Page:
COLUMBIA — MU fraternities and sororities have agreed to a joint social policy that places new limits on the parties they sponsor.
The policy includes a limit of 700 guests at off-campus socials and sponsorship by no more than two Greek chapters. Such gatherings will also be required to have someone appointed as a "sober monitor" to ensure everyone abides by the law.
The Panhellenic Association that governs most MU sororities ratified the changes on Monday night. The new policy had already been approved by the Interfraternity Council, which governs some of the fraternities.
Lindsey Hoffman, Panhellenic Association vice president of public relations, said the policy was drafted after a bus ran over a man at a fraternity event hosted by three Greek organizations at Les Bourgeois Winery.
Hoffman said “the lack of accountability with guest lists, little to no monitoring of buses and the minimal security precautions taken on behalf of the sponsoring chapters” were problems that had been largely ignored until the winery incident.
"Most of these steps are just to keep that from ever happening (again)," said Ryan Morimura, Interfraternity Council vice president of public relations. "Our goal as an executive board is to make sure we are looking out for the entire community.”
Morimura said MU didn't require them to revise the policy. “There wasn’t necessarily pressure to change it,” he said. “We just felt that it was necessary.”
Lauren Hatch, vice president of risk management for the Panhellenic Association, said the boards surveyed policies at other colleges and considered what would work best for MU's Greek community.
The changes the boards made to the policy include:
- Limiting the number of sponsors and guests. No more than two chapters can sponsor a social event, down from four, without special permission. Only 700 guests will be allowed to attend events hosted by two chapters, and events sponsored by one chapter have a limit of one guest per member. “Often, two or more chapters would get together to host a co-sponsored social where literally anybody could come,” Hoffman said. “In these instances, some venues had hundreds of students show up and were not prepared to host all of them.”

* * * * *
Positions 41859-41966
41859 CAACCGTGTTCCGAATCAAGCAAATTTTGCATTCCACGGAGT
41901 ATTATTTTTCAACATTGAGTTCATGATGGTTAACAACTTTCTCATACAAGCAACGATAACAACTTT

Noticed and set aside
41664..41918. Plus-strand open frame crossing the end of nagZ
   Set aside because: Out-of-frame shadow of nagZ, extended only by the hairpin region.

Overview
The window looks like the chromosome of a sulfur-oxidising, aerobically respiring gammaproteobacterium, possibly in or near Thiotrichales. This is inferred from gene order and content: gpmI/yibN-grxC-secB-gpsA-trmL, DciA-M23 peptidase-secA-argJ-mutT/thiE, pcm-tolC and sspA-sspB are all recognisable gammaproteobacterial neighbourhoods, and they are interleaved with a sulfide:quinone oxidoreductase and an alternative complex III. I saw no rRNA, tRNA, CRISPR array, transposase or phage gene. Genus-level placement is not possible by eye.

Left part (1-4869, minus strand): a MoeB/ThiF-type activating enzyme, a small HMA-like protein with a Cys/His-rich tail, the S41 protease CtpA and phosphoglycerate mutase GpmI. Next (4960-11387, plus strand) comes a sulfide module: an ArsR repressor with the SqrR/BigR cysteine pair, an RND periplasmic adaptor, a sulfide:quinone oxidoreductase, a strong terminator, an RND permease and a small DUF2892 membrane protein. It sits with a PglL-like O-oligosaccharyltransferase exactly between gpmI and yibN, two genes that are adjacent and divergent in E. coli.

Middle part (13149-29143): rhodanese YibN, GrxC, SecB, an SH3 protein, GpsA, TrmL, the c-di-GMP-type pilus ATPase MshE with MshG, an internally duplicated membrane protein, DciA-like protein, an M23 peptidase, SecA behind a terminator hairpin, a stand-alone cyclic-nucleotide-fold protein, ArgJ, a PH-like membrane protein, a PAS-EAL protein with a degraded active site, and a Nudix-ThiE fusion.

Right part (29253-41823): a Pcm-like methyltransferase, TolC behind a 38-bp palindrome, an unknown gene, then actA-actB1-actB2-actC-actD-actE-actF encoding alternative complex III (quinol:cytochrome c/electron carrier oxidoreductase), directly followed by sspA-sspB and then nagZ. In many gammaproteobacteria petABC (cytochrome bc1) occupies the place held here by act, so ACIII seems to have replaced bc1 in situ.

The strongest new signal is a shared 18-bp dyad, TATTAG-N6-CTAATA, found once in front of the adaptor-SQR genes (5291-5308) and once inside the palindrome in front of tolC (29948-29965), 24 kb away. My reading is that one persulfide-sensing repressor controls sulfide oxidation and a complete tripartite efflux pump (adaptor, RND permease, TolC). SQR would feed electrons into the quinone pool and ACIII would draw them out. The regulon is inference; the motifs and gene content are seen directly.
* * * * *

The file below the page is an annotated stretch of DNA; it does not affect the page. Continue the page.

- Requiring the presence of "sober monitors" at social events. Monitors will be members of the chapter, and their responsibility is to ensure all state, local and federal laws are followed. There must be at least one monitor for every 100 guests.
- Fraternities and sororities must provide a list of confirmed guests who plan to attend an event by the day before it occurs. Chapters will be fined $150 for a late list and $300 plus a date with the Greek Judicial Board.
Although the Panhellenic Council’s former social policy stated that guest lists were required by noon on the day of the social, Hoffman said some chapters were turning in rosters that listed the names of all of their members instead of lists with the names of confirmed guests. for failing to turn in a list.
“If your name is not on the list, you aren’t getting on the bus, and you are not getting into the social,” Hoffman said.
- Any establishment that a chapter chooses to host an event at must be certified by the State of Missouri Alcohol Responsibility Training program. The program teaches establishment employees how to recognize fake identification, how to spot signs of third party transactions and how to deal with intoxicated customers.
- To be eligible to host a social event, all chapters must be in good standing with the Office of Greek Life, the Interfraternity Council and/or Panhellenic Association and their national or international organization.
- Each chapter is also required to participate in a social safety presentation in order to remain in good standing. Each chapter’s president, social chair and risk manager must attend the social safety presentation provided by the IFC and the PHA. The presentation will cover topics such as how to appropriately register a social, how to be an effective sober monitor and how to ensure member/guest safety.
Hatch said the policy is expected to take effect on Jan. 1, 2010.
Morimura said he hopes that the new policy will help to make off-campus socials safer but said he doesn’t know that this will be the last time that changes will need to be made.
“I don’t feel that these are sweeping changes,” Morimura said. “It’s up to the new boards to decide if there need to be new changes, but we feel that this is a good start.”